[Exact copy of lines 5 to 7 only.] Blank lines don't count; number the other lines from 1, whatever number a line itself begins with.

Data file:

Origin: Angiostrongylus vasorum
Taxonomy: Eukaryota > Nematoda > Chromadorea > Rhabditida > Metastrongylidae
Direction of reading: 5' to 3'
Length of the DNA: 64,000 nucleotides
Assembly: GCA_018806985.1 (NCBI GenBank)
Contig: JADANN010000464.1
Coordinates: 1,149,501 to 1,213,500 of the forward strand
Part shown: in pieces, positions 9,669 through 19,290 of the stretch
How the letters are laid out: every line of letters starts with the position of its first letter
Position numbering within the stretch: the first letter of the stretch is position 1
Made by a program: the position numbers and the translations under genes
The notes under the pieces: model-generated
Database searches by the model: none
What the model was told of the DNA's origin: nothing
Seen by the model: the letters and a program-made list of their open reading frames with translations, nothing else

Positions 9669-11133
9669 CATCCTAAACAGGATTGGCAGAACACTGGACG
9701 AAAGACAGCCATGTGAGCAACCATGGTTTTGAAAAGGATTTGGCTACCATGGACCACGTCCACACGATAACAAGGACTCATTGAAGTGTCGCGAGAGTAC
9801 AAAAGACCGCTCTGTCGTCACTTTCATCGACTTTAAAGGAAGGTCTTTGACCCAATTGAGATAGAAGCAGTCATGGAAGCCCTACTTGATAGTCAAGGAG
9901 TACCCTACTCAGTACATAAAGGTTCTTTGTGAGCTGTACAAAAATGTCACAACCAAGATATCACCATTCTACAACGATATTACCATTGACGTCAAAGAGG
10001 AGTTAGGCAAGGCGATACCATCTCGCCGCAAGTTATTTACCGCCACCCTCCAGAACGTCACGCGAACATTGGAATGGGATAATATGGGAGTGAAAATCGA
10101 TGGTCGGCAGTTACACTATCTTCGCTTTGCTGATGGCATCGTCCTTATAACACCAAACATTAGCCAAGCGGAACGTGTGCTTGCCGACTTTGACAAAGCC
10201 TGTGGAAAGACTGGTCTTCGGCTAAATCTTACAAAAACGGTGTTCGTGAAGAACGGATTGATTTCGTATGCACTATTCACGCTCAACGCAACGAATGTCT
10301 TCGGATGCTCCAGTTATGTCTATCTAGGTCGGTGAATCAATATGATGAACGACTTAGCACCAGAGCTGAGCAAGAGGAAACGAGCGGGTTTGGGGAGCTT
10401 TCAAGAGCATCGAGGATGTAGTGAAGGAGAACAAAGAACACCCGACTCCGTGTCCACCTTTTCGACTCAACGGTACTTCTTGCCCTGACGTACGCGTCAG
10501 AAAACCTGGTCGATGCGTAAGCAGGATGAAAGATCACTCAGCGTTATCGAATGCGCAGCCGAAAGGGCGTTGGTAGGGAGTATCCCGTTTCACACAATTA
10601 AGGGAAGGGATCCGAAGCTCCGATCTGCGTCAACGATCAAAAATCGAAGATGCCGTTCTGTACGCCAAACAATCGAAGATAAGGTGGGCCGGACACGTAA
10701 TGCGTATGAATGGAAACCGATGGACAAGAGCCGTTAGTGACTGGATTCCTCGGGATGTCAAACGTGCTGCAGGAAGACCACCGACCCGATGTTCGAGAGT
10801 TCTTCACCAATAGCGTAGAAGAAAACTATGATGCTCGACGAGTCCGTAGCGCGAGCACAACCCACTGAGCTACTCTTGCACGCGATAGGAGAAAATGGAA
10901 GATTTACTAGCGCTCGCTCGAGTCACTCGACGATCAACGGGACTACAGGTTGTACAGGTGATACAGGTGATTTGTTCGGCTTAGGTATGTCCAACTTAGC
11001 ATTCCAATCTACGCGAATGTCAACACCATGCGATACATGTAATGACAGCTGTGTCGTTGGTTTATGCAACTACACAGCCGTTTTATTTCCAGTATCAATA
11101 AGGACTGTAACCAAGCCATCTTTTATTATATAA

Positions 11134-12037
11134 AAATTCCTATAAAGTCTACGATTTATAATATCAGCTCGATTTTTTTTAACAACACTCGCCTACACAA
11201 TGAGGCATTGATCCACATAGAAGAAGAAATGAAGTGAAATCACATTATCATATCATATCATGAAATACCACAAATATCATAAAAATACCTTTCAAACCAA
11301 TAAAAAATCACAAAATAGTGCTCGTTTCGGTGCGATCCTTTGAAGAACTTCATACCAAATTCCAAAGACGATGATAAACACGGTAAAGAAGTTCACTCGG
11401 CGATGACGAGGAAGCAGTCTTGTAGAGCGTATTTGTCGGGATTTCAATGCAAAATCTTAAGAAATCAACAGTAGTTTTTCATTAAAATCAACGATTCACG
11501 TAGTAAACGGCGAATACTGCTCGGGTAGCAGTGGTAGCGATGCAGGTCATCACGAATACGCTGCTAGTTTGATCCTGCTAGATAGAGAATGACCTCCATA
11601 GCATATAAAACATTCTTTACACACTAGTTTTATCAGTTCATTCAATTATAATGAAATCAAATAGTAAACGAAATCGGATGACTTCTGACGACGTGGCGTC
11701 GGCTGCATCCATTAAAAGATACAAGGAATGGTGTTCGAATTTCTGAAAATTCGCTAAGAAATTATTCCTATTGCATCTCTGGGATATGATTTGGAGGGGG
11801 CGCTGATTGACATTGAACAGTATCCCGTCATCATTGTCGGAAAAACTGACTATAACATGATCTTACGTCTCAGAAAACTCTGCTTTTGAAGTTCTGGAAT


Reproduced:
Assembly: GCA_018806985.1 (NCBI GenBank)
Contig: JADANN010000464.1
Coordinates: 1,149,501 to 1,213,500 of the forward strand